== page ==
The Star Beacon; Ashtabula, Ohio

World, nation, state

November 21, 2013

Young people say online slurs common — but not OK

WASHINGTON — Most young people say they aren’t very offended about the slurs and mean-spirited videos mocking overweight people or gays or blacks that they encounter on social networking sites like Facebook and Twitter.

“You can’t let those things get to you,” says 15-year-old Vito Calli, an immigrant from Argentina whose online friends tease him with jokes about Hispanics.

In a notable shift, however, young people are coming around to the idea that it’s wrong to contribute to this ugly side of the Internet free-for-all, a poll released Wednesday shows.

A bare majority, 52 percent, of people ages 14 to 24 now say it’s never OK to engage in discriminatory language, even when it’s just among friends who don’t really mean it. That’s up from 44 percent in 2011.

A stronger majority — nearly 6 in 10 — say using slurs is wrong, even if you say you’re “just kidding.” Only about half were so disapproving two years ago.

Meanwhile, the share of young people who come across slurs online has held steady, according to the new poll from The Associated Press-NORC Center for Public Affairs Research and MTV.

More than half of young users of YouTube, Facebook and gaming communities such as Xbox Live and Steam say they sometimes or often encounter biased messages.

Teens and twentysomethings say these slurs and taunting images they see online are mostly meant as jokes. The majority say they aren’t very offended when they see foul words online for women or gays — or even the N-word for African-Americans.

“Sometimes I make a couple of jokes that might be offensive to someone and I don’t even realize it,” said Calli of Reading, Pa. “You forget there’s a person behind the computer with actual feelings.”

Because a friend chastised him, the high school sophomore has tried to stop labeling anything uncool either “gay” or “retarded.” He’s finding that a difficult habit to break.

Young people say derogatory stuff is most often posted online or texted on cellphones to be funny or cool. Less than a third believe a major reason people use slurs is because they actually harbor hateful feelings toward the groups they are maligning.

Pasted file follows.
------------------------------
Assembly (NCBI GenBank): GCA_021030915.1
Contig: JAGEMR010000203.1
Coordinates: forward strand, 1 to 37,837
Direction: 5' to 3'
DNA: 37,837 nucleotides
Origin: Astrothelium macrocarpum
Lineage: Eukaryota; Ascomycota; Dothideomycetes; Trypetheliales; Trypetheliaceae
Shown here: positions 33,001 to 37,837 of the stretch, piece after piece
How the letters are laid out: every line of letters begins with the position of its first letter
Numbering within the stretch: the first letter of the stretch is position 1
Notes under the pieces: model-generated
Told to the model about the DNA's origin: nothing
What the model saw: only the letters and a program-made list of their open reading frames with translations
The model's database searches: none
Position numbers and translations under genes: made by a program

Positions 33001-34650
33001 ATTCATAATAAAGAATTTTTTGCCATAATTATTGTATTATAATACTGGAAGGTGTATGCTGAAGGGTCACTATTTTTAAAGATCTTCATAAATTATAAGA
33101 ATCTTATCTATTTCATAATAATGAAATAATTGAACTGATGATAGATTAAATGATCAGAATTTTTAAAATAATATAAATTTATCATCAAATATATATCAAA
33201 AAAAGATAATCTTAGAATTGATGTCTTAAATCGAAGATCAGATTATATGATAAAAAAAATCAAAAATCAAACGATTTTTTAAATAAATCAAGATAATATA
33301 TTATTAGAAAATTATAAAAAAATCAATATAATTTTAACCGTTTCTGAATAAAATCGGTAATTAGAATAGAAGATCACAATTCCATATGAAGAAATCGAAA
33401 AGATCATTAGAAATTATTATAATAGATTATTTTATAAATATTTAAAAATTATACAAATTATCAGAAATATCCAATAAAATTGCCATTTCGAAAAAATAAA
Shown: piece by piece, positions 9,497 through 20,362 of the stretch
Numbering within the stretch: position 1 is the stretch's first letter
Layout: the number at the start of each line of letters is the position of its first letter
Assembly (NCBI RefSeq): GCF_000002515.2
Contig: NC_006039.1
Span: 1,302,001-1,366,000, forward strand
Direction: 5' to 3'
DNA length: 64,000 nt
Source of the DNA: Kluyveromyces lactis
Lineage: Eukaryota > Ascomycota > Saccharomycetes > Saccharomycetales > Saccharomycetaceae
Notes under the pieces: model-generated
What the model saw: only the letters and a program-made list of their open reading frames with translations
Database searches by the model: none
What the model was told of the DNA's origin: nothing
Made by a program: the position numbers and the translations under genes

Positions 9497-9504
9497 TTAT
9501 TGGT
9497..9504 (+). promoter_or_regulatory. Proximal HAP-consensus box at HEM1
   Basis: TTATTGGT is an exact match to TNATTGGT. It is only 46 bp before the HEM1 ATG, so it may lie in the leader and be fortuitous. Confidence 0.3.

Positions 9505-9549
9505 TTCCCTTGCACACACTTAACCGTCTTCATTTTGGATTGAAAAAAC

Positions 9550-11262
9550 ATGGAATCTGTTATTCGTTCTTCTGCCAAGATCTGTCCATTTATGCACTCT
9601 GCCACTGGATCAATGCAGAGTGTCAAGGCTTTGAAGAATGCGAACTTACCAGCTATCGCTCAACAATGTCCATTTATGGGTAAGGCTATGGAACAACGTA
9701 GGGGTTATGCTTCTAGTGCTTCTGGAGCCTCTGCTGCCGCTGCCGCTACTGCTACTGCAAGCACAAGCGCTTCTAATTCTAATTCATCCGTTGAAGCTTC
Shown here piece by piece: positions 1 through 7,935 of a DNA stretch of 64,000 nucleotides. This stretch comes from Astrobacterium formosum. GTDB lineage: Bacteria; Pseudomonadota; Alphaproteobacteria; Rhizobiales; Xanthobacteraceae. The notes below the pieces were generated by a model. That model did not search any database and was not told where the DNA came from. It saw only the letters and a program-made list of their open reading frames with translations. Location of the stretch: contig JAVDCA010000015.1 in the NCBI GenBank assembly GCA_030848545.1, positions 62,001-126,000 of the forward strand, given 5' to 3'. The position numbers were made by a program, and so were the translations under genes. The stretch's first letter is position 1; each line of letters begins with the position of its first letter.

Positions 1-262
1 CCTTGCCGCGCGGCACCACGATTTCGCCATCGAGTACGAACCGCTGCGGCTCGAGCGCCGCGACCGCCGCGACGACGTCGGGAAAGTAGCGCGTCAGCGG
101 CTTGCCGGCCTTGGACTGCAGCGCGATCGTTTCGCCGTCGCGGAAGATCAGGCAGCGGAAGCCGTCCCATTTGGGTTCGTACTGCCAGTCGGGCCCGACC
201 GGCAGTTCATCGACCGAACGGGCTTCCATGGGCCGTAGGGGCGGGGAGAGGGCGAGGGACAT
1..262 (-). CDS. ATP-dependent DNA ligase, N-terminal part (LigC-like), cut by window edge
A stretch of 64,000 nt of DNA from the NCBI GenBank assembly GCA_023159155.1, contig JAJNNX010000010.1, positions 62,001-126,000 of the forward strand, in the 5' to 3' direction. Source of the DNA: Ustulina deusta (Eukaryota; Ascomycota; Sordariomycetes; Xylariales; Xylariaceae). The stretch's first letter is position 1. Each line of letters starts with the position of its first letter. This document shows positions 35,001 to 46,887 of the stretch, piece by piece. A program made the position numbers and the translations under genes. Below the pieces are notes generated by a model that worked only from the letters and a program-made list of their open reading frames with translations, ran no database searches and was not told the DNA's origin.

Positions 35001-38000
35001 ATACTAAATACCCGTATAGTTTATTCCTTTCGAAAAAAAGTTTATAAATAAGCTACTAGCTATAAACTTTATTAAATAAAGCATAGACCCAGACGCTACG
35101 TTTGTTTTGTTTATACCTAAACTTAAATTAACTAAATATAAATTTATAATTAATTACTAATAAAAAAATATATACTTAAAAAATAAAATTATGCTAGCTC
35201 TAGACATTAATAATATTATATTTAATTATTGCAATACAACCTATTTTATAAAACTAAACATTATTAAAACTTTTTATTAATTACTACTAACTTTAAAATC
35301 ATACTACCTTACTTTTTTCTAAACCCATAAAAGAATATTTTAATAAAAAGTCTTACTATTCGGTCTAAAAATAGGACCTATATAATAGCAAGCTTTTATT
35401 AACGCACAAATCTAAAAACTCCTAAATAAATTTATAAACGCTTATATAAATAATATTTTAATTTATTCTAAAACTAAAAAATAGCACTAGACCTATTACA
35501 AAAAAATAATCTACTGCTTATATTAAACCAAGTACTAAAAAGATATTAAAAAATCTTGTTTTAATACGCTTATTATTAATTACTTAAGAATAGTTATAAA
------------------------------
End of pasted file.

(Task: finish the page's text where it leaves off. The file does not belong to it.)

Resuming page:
Most do see hateful thoughts as at least a minor reason, however.

Some slurs are taken more seriously than others. Racial insults are not that likely to be seen as hurtful, yet a strong majority — 6 in 10 — felt comments and images targeting transgender people or Muslims are.

Almost as likely to be viewed as mean-spirited are slurs against gays, lesbians and bisexual people, and those aimed at people who are overweight.

Maria Caprigno, who has struggled with obesity since childhood, said seeing mean images on Facebook stings. But she thinks the online world reflects the rest of U.S. society.

“It’s still socially acceptable to comment on someone’s weight and what someone is eating,” said Caprigno, 18, of Norwood, Mass. “We need to change that about our culture before people realize posting stuff like that online is going to be offensive to someone.”

Erick Fernandez of West New York, N.J., says what people share online reflects the influence of song lyrics and music videos and movies. He doesn’t approve but feels resigned to it.

“I try to call some of my friends out on it, but it’s really to no avail,” said Fernandez, 22. “They brush it off and five minutes later something else will come out. Why even bother?”

In the poll, young people said they were less likely to ask someone to stop using hurtful language on a social networking site than face to face.

Alexandria Washington said she’s accustomed to seeing men who wouldn’t say offensive things to her in person post pictures of “half-naked women in sexual positions,” followed by demeaning comments and slurs like “whore” and “ratchet.”

“They’ll post anything online, but in person it’s a whole different story,” said Washington, 22, a graduate student in Tallahassee, Fla.

There seems to be a desensitizing effect. Those who report more exposure to discriminatory images and words online are less likely to say it’s wrong than those who rarely or never encounter it.

Context is crucial, too. Demeaned groups sometimes reclaim slurs as a way of stripping the words of their power — like the feminist “Bitch” magazine or gay rights activists chanting “We’re here, we’re queer, get used to it!”

Washington, who is African-American, said on most days she doesn’t come across racial slurs on social media. But she stumbles upon bigoted words when race is in the news, such as surrounding President Barack Obama’s re-election, and finds them hurtful in that serious context.